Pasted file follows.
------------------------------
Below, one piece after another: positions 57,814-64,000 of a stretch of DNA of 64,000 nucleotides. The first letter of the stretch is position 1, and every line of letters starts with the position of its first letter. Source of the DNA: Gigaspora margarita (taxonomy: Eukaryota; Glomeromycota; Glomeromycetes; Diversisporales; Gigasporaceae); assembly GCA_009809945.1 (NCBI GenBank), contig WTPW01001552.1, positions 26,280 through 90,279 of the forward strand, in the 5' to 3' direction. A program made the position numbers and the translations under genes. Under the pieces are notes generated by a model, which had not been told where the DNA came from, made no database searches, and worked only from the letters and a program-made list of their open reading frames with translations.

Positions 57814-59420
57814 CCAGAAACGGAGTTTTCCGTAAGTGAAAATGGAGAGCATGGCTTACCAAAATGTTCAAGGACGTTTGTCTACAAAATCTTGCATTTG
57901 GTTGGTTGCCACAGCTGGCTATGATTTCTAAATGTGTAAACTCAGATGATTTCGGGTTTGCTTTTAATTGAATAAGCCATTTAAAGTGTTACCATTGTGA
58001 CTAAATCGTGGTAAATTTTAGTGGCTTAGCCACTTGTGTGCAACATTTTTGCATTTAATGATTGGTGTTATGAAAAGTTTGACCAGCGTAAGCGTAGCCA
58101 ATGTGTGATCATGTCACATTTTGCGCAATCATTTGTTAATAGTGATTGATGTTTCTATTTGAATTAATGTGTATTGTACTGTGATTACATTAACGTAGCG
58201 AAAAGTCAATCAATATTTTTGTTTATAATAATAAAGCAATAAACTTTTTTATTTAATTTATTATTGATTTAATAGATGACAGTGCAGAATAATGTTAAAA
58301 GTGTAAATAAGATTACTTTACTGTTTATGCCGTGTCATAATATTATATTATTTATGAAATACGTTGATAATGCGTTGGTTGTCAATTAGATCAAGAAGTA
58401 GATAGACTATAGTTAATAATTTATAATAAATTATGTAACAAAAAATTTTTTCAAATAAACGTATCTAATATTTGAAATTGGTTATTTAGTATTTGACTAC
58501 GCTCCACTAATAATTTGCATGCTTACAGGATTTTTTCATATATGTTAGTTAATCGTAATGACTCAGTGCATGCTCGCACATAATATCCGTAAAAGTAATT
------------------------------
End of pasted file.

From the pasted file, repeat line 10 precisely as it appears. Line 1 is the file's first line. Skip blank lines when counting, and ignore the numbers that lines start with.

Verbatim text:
58501 GCTCCACTAATAATTTGCATGCTTACAGGATTTTTTCATATATGTTAGTTAATCGTAATGACTCAGTGCATGCTCGCACATAATATCCGTAAAAGTAATT